With the latest progress report on the Sustainable Development Goals indicating that the world is not on track to end poverty by 2030 and millions more people living in hunger than a decade ago, the review of Australia’s International Development Policy comes at a critical juncture. The 25 year review of the Beijing Platform for Action also calls for renewed commitment to the global imperative of gender equality with women and girls continuing to experience multiple and intersecting forms of discrimination and being left behind in many areas of progress.
ActionAid Australia welcomes the review into Australia’s International Development Policy. This can be a defining moment for the Australian Government to set an ambitious agenda as a wealthy nation to contribute meaningfully to advancing sustainable development, gender equality and poverty eradication. Australia’s ambition should be matched by adequate resourcing, targeted to where there is greatest need.
The key recommendations of this submission are that:
- With women comprising the majority of people living in poverty, gender equality should remain a core goal of Australia’s International Development Policy with a twin-track approach that promotes standalone and integrated programming, matched by increased resource commitments.
- An integrated framework should be adopted that addresses climate change, gender equality and interlinked crises, which would drive more effective responses for the most marginalised and climate affected populations, particularly women and girls.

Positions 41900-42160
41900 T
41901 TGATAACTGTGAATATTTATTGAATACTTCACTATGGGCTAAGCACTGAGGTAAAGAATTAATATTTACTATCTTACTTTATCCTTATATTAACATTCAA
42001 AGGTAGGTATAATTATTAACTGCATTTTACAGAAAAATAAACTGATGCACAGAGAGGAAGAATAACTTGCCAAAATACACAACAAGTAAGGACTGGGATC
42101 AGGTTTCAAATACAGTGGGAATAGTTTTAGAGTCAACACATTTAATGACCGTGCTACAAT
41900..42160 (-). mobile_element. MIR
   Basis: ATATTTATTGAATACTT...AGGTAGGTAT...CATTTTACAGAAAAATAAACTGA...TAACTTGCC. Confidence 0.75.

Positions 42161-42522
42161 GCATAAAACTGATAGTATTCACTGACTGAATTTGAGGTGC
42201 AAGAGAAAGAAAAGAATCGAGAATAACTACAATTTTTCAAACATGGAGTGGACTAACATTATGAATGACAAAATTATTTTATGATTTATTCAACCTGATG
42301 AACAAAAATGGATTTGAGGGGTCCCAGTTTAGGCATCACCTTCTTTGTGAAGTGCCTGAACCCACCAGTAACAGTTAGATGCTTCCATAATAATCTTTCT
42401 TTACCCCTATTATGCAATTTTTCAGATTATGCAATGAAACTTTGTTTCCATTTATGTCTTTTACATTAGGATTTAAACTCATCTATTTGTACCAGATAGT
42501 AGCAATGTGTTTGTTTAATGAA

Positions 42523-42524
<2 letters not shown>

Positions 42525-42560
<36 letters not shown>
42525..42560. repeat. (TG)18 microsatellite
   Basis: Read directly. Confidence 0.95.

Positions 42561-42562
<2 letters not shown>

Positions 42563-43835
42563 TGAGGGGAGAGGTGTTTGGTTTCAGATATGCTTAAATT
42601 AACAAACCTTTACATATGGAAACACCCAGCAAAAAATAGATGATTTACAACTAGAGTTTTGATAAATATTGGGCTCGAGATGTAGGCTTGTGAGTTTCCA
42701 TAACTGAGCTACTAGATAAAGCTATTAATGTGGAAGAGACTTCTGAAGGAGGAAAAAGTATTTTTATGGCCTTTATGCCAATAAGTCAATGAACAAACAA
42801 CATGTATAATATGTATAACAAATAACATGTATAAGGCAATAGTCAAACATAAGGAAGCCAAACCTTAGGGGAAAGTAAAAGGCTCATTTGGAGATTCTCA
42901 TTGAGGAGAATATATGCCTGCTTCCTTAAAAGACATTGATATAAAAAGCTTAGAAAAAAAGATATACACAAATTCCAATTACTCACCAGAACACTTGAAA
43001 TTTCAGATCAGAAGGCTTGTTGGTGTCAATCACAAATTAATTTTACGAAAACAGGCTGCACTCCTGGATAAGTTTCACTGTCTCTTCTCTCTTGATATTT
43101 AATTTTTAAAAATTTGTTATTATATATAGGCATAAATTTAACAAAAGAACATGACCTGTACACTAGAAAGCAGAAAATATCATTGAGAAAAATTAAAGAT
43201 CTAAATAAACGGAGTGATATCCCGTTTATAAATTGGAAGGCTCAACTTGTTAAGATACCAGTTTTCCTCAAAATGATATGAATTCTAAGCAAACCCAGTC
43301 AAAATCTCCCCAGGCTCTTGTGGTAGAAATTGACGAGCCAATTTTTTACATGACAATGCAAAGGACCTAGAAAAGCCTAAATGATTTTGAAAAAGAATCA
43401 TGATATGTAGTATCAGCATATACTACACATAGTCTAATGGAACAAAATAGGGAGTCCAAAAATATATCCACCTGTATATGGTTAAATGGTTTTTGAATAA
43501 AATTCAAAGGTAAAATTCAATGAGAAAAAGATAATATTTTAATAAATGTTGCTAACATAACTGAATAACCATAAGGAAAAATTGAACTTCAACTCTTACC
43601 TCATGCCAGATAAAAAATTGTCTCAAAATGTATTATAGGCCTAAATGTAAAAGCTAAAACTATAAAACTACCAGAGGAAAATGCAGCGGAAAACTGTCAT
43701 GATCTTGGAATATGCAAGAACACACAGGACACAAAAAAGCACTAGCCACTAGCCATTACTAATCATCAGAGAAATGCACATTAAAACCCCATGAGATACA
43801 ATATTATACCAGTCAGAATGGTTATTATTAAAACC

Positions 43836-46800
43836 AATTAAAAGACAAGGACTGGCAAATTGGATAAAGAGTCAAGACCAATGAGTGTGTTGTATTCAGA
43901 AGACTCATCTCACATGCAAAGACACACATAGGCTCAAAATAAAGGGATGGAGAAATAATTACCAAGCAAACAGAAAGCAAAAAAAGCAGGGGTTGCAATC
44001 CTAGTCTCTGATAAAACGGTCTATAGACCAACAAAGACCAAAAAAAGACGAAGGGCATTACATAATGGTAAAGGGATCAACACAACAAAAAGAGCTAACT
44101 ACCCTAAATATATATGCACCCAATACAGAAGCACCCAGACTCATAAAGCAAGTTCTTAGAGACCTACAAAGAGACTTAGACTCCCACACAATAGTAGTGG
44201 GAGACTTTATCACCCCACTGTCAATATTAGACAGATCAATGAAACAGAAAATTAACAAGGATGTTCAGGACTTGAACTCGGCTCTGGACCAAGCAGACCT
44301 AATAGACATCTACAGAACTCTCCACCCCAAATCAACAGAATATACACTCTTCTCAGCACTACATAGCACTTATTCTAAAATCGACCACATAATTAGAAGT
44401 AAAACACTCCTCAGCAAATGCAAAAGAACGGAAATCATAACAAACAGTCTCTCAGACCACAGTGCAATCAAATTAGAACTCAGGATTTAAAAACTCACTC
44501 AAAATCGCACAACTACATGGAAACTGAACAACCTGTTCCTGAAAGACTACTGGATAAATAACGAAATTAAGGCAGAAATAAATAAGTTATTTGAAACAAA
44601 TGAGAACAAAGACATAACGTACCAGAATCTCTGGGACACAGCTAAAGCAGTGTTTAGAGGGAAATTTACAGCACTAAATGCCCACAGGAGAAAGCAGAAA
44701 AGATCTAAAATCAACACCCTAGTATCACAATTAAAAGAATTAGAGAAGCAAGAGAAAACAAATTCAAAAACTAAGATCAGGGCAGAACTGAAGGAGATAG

- Australia should target its development cooperation where there is greatest need, which includes re-instating an increasing portion of aid to Africa, where 90% of people living in extreme poverty are expected to reside by 2030.
- Australia should invest in the strengthening of civil society in partner countries with targeted and direct support to national civil society organisations (CSOs), including women’s rights organisations, through both its development and humanitarian programming.
- Australia’s increasing focus on aid for trade should include assessment of the gender and environmental impacts of Free Trade Agreements and support the increased participation of women and their organisations in trade negotiations, as well as investment in other measures to advance our international obligations and support women to benefit equitably from trade.
- Australia’s funding for development cooperation should increase to at least 0.7 GNI over the next five years recognising that without significantly increased investment, governments globally will fail to end poverty by 2030.